2. Resource Development
Central to the investigation of cerebrovascular diseases is the development of new methodological approaches to investigate the normal function of the neurovascular unit, the alterations induced by cerebrovascular diseases and the synergistic pathogenic effect of cerebrovascular risk factors. The cooperation of investigators with complementary expertise would benefit the development of appropriate resources, as well as the conduct of the research. In addition, there is a need for training of new scientists with expertise in cerebrovascular pathobiology to attract new talent to the field and replenish the investigator pool.
New Models to Study Neurovascular Interactions
New experimental approaches to study the function of the neurovascular unit at the cellular and molecular levels are critical for addressing the mechanistic questions posed in the first recommendation of this report. In vitro approaches, such as cocultures of different cells of the neurovascular unit and brain slices, have to be complemented and validated with in vivo approaches. New imaging technologies to assess cerebrovascular function and dysfunction, eg, laser speckle flowmetry, infrared-based technologies, 2-photon confocal microscopy, functional MRI-based approaches, optical imaging, etc, combined with genetically engineered mice expressing specific cellular markers are needed to provide cellular and molecular resolution to in vivo approaches.
New models of acute focal ischemia applicable not only to rodents, but also to primates, which are phylogenetically closer to humans, are needed. Models of global ischemia, mimicking the brain injury produced by cardiac arrest, are also needed especially in mice and primates. Models of chronic reductions in cerebral blood flow reproducing the hemodynamic alterations that may occur in vascular cognitive impairment are also needed. Current models of intracerebral and subarachnoid hemorrhage have major deficiencies, and new large and small animal models that more faithfully replicate the natural history and lesion topography seen in humans would be desirable. These models have to be applicable to young and aged animals, and to both sexes. Furthermore, these animal models have to incorporate the effect of cerebrovascular risk factors, such as hypertension, diabetes, apolipoprotein E, hyperlipidemias, metabolic syndrome, insulin resistance, hyperhomocysteinemia, vascular amyloid, etc. Models addressing the powerful influence of the ethnic background on the expression of cerebrovascular diseases and on the efficacy of therapeutic approaches need to be developed.12 Genetically modified mice and in vivo gene transfer approaches mimicking risk factors are powerful investigative tools.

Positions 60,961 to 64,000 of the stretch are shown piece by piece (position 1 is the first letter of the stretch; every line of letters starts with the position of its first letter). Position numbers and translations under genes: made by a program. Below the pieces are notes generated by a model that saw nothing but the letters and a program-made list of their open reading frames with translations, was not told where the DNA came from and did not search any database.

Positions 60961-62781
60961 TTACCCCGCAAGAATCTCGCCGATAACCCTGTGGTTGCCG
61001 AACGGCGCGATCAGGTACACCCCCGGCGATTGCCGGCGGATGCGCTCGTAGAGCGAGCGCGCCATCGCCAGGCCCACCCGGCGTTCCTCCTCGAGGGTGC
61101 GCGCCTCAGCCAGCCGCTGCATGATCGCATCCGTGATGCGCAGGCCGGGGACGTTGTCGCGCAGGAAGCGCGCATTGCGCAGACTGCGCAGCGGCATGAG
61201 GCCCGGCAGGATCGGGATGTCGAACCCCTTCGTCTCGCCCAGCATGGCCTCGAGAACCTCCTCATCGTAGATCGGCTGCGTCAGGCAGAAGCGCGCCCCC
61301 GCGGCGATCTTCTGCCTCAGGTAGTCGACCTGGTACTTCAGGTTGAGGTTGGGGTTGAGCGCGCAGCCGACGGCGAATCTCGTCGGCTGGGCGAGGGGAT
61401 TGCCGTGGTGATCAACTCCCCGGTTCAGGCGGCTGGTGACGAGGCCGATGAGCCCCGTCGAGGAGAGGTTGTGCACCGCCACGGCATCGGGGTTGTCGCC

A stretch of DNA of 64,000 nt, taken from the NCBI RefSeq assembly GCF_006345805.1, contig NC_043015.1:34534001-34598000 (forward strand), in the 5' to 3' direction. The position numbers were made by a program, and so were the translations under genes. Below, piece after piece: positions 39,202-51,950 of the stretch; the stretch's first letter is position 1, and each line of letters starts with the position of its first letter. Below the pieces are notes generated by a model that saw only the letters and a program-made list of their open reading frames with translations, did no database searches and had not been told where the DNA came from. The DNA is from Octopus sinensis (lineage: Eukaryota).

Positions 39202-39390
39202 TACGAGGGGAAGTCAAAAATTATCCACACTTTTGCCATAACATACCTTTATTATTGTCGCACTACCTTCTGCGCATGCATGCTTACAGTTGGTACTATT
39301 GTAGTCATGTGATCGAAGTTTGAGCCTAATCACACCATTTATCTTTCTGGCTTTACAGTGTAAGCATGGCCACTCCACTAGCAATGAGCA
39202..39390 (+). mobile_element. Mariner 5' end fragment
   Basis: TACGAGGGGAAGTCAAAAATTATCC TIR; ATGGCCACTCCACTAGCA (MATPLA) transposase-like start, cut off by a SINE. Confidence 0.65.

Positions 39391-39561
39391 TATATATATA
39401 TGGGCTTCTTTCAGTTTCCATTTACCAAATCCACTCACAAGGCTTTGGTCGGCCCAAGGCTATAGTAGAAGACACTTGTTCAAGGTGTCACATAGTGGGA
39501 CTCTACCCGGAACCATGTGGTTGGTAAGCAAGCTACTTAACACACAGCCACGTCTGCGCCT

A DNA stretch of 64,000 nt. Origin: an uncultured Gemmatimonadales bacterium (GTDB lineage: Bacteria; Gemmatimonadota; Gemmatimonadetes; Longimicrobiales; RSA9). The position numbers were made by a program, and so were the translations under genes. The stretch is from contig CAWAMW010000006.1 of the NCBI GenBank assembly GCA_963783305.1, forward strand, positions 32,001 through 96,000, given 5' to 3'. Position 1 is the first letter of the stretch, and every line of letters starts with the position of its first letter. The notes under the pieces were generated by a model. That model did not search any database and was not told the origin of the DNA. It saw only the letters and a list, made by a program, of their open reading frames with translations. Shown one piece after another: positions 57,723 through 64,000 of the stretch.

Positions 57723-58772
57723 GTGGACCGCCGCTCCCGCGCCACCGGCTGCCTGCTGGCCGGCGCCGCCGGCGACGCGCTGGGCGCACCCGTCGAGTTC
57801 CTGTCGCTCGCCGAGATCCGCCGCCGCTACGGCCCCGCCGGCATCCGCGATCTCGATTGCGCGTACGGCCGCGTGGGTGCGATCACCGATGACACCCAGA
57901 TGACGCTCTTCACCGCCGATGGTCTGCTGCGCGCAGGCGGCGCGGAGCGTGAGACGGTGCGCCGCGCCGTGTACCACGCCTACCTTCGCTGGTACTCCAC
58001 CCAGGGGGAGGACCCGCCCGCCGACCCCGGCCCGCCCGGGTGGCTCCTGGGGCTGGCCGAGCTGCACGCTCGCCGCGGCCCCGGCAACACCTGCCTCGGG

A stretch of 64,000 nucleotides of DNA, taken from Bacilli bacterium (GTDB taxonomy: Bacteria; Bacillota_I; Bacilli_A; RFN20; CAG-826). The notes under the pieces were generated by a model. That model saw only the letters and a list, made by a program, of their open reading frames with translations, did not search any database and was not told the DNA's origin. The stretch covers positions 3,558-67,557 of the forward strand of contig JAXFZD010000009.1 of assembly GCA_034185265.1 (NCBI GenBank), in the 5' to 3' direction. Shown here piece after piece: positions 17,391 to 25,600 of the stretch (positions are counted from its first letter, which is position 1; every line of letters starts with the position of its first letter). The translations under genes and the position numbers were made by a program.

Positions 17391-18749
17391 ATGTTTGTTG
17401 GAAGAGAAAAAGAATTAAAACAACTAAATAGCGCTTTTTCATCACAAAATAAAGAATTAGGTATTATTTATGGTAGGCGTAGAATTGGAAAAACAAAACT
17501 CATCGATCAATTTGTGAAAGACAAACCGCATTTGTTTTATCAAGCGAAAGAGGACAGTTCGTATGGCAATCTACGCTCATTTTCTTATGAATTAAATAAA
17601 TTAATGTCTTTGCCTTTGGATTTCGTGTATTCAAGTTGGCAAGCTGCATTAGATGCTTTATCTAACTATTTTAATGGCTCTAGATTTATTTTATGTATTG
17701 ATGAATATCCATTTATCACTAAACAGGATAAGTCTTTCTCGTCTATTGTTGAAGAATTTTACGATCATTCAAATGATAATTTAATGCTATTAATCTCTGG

Application of Genomic and Proteomic Techniques
High throughput genomics and proteomics techniques need to be applied to the neurovascular unit and are critically needed for the gene expression profiling studies described in the first recommendation and to provide insight about pathomechanisms (see third recommendation). Expression profiling of patient material or animal models would provide mechanistic clues that could have important therapeutic implications. Genomic and proteomic approaches could also be useful in identifying transcripts that are involved in the phenomenon of ischemic preconditioning, one of the most powerful protective strategies whose neurovascular mechanisms have not been identified.
3. Cerebrovascular Diseases and Translational Approaches
In addition to efforts focusing on the normal function of the neurovascular unit and on new methodological approaches, investigations have to be directed at addressing the mechanisms of cerebrovascular diseases. These studies will build on the knowledge generated by basic studies of the neurovascular unit and would take full advantage of the resources described in the previous sections.
Genomic and Proteomics of Cerebrovascular Diseases